I read Amongst Ourselves as a therapist and partner of someone with DID (Dissociative Identity Disorder). This book presents a very different approach to a little known psychiatric disorder. In contrast to theoretical books, Amongst Ourselves is gentle and positive without minimising the pain survivors suffer. One author, Karen, uses her own experience and allows her other parts to speak about how it was and is for them. Unlike other psychology books which give snapshots of various clients with a condition, Karen provides an in depth case study throughout the book.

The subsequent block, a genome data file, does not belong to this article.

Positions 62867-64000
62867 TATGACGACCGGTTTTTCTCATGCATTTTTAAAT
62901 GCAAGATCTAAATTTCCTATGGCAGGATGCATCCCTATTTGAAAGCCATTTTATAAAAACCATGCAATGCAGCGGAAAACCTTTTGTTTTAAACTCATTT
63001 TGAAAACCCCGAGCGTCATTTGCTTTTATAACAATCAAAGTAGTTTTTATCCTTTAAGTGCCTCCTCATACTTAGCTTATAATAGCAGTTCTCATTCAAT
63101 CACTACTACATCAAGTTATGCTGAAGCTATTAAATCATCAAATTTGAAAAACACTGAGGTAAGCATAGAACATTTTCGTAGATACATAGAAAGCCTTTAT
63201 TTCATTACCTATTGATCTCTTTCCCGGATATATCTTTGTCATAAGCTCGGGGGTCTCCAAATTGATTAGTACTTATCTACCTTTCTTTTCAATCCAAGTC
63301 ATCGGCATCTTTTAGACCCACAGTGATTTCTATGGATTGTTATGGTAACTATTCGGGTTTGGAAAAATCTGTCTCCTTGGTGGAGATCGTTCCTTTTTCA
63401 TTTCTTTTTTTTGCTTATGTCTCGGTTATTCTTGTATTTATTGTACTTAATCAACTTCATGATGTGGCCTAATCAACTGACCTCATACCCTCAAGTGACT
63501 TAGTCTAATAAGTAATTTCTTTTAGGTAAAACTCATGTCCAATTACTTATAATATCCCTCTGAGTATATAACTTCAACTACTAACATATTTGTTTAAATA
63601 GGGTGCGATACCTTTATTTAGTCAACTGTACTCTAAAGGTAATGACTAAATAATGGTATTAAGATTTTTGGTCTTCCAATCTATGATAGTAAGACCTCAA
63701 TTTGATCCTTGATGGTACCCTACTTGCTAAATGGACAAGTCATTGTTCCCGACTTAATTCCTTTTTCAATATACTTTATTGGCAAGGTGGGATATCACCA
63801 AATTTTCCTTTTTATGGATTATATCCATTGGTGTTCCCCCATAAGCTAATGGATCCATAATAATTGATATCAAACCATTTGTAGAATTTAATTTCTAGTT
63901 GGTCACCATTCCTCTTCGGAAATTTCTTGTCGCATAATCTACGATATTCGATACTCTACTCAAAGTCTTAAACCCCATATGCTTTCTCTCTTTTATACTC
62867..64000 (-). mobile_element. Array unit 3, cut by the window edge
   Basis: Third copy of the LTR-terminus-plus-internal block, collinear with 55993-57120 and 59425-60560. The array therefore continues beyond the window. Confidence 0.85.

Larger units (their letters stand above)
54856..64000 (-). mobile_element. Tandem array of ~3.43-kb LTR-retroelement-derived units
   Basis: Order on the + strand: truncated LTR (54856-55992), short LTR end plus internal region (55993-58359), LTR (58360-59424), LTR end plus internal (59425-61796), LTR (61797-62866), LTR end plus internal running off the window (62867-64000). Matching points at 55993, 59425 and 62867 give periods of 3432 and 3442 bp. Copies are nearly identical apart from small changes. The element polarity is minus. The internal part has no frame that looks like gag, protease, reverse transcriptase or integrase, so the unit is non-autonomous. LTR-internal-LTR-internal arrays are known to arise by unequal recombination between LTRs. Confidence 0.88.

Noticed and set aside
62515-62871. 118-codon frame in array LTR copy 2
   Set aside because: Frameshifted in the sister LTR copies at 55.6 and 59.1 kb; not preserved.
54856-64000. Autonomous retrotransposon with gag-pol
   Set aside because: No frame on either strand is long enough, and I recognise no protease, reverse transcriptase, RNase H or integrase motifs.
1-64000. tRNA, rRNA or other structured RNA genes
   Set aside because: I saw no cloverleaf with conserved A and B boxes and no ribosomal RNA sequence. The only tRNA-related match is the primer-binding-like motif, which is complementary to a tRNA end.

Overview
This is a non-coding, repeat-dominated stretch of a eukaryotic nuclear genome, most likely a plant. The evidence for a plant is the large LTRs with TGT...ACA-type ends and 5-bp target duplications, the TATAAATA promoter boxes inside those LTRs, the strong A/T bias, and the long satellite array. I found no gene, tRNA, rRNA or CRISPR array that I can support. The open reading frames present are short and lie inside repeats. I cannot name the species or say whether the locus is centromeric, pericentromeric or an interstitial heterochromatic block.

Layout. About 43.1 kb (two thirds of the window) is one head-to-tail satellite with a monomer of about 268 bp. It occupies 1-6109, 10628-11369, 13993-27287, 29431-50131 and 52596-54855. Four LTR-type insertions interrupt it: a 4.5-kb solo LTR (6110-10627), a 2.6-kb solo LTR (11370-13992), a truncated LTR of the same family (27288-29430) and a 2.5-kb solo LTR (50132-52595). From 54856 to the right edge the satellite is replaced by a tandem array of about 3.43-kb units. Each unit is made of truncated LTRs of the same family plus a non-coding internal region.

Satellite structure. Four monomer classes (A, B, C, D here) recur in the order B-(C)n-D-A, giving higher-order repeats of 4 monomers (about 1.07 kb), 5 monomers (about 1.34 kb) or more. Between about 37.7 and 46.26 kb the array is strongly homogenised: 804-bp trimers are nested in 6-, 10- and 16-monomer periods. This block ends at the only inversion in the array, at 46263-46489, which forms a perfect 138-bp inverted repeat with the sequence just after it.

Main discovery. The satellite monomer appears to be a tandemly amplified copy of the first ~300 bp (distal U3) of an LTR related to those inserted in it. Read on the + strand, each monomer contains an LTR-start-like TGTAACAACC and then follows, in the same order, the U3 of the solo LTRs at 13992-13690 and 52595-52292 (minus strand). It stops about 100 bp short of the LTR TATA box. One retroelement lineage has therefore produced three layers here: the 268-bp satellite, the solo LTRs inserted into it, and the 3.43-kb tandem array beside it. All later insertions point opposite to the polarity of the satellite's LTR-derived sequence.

For survivors of early, extensive, prolonged and terrifying childhood abuse reading books about it can trigger retraumatisation, especially if they have child parts who are stuck back there and believe it is still happening to them. Alderman and Marshall have compiled a resource with very little overtly triggering material. The only kind of abuse described is ritual and satanic abuse, which is little known and may be useful for sufferers to identify and label what happened to them. While they talk about what is hard living with DID, they repeatedly emphasise the DID is a creative survival strategy, and point out what is uniquely positive about being multiple.
I consider that reading this book will allow people with DID to understand and cope with what happens to them while building or maintaining a sense of pride in their abilities to survive horrific experiences. It is also very useful to inform practitioners, few of whom even know about DID.